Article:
The Sweets and Snacks Expo last week featured a wide range of products that illustrated trends sweeping the industry, from long-established trends to fresh innovations.
- Simple ingredients, bold and regional flavors, and meal replacement serving sizes remain crucial for snack companies looking to deliver on consumer trends.
- Other trends, such as new plays on iconic favorites, seasonal and occasion-based consumption, and combining snack categories in individual products, also played a role in product development for snacks featured at the expo.
This is particularly true among salty and sweet snacks, which has resulted in salty and chocolate-based snack mixes such as Hershey’s “snackfection” innovations. Consumers may be more concerned with salt, while others are with sugar, so combining the two can balance those concerns with other desired flavors and textures.
“It’s a way to now shift people’s attention away from the salt if the salt is what they’re worried about because now they’re not nearly as worried about sugar so much,” said Norman Deschamps, lead author of a recent Packaged Facts salty snacks report.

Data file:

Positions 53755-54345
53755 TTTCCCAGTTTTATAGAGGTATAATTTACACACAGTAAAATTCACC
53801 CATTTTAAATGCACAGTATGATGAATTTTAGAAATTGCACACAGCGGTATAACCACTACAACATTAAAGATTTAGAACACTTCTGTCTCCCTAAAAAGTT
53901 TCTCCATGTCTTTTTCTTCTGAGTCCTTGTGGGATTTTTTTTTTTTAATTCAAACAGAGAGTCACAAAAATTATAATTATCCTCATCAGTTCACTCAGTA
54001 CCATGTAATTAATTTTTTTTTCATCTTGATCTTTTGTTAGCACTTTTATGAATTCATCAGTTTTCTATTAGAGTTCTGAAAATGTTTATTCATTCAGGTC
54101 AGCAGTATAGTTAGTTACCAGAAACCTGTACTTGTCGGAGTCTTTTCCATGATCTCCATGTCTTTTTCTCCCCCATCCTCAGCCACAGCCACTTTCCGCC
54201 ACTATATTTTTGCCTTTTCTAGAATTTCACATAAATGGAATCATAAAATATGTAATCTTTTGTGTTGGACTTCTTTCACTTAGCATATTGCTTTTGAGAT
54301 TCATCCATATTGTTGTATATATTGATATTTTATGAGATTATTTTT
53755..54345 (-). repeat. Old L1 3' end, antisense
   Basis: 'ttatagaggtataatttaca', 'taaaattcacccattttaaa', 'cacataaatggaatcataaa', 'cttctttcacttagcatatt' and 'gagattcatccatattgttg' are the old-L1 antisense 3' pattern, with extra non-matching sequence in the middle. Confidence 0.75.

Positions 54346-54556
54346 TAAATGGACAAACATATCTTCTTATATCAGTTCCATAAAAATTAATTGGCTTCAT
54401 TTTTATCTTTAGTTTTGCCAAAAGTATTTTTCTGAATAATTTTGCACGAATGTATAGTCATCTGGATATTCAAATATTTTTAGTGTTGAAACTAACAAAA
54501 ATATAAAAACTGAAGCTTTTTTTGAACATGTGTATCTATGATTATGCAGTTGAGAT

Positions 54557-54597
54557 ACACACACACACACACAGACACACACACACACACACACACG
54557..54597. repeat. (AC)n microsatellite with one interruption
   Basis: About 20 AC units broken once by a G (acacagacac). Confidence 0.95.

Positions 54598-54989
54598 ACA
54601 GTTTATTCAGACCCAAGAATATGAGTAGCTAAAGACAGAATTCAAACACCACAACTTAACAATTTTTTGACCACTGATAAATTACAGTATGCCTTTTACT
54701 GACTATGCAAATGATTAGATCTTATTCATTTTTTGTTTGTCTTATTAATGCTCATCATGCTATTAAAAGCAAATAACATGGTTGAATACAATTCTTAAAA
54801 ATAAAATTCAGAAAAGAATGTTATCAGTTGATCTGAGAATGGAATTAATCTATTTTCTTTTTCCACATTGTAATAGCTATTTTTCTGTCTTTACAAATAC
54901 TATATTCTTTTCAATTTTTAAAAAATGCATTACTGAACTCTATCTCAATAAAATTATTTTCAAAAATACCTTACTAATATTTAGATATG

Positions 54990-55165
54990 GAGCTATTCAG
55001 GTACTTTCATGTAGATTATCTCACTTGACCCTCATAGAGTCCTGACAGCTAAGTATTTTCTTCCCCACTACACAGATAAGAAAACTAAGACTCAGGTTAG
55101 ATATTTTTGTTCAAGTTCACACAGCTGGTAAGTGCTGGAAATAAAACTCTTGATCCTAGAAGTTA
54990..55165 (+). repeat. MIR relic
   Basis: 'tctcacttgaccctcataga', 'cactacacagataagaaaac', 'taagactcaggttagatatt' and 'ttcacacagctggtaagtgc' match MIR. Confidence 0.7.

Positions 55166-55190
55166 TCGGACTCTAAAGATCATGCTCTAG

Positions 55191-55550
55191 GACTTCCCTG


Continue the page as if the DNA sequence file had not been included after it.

Reducing salt by adding in sweet snack components could also help manufacturers abide by the anticipated voluntary salt reduction targets the FDA may announce this year.
Confectioners see significant sales spikes around the winter holidays, Halloween, Easter, and Valentine’s Day. But to make those sales spikes more consistent throughout the year, Hershey determined another key snacks occasion to align its products with — birthdays. New twists on iconic products continue to push snack brands forward.
Localized flavors are a trend that has spanned across food and beverage categories. At the expo, ConAgra debuted Slim Jim meat snacks in local flavors like New York Buffalo Style, Philly Cheese steak, and Cali Taco. Kraft Heinz took a similar approach when it debuted new Heinz barbecue sauces in regional flavors like Memphis and Kansas City. This flavor tactic enables larger manufacturers to better compete with smaller, local companies, which have been stealing market share consistently over the past few years.